Obesity Surgery

, Volume 13, Issue 3, pp 364–370 | Cite as

Laparoscopic Gastric Bypass: Development of Technique, Respiratory Function, and Long-Term Outcome

  • Torsten Olbers
  • Hans Lönroth
  • Monika Fagevik-Olsén
  • Lars Lundell
Article

Background: Roux-en-Y gastric bypass (RYGBP) is the preferred operation for the treatment of morbid obesity by many surgeons. Hereby we present the process by which laparoscopic RYGBP (LRYGBP) developed at our institution. Methods: Perioperative morbidity was recorded from 150 consecutive morbidly obese patients operated upon by RYGBP from August 1994 to March 2002. The first 76 consecutive patients have been followed up to 5 years postoperatively. A subgroup of 40 patients was recruited to evaluate the postoperative lung function in a randomized study between receiving and not receiving prophylactic chest physiotherapy. Results: In the whole series, there were 4 conversions to open surgery, 5 leaks, 12 postoperative bleedings and 1 intestinal obstruction. 1 patient succumbed after developing acute dilatation of the bypassed stomach. Respiratory function deteriorated significantly in all patients in the early postoperative period, irrespective if given physiotherapy. During the follow-up period, 3 patients developed mechanical obstruction of the Roux limb. Another patient had a perforated ulcer at the proximal pouch. Weight reduction averaged 70% of excess body weight at 2 years after surgery. Conclusions: LRYGBP is an effective treatment for morbid obesity. During the initial development, we experienced a number of serious complications. The complication rate decreased over time. Postoperative lung function was markedly impaired, but there were no beneficial effects of chest physiotherapy. Long-term weight loss after LRYGBP seems to be comparable to what has been reported after open RYGBP.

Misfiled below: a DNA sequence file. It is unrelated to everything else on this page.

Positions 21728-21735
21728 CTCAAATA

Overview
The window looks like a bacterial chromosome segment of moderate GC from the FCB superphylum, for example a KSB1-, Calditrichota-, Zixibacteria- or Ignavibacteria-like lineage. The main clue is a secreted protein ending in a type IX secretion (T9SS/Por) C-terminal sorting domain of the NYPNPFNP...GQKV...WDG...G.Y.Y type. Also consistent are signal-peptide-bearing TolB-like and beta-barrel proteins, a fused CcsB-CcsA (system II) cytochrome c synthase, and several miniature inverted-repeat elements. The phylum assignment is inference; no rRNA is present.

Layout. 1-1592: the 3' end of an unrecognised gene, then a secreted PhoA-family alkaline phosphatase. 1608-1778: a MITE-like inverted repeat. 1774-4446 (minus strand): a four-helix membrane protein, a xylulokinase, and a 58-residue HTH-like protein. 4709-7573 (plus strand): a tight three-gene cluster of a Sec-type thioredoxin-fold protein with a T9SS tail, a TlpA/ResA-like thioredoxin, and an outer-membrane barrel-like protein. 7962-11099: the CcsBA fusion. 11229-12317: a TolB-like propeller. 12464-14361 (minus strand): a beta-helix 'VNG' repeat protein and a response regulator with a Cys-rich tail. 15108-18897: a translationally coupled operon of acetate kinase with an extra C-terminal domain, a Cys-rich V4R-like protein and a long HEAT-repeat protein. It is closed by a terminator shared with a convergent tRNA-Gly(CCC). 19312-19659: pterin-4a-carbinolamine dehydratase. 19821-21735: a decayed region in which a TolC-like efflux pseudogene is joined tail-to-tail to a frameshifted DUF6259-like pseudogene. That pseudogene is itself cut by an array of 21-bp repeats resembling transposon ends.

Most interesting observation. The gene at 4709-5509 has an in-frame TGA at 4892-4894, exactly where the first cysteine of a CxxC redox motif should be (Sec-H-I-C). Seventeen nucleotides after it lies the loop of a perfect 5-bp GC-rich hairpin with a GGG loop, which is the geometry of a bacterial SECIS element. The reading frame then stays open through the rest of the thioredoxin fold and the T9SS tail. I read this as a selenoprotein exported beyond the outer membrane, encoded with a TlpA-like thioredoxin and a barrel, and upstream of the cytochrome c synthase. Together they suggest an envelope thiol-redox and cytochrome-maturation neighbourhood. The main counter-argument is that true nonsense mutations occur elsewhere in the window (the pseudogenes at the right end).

MORBID OBESITY BARIATRIC SURGERY LAPAROSCOPIC SURGERY GASTRIC BYPASS LONG-TERM OUTCOME CHEST PHYSIOTHERAPY 

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Copyright information

© Springer 2003

Authors and Affiliations

  • Torsten Olbers
    • Hans Lönroth
    • Monika Fagevik-Olsén
    • Lars Lundell

    There are no affiliations available

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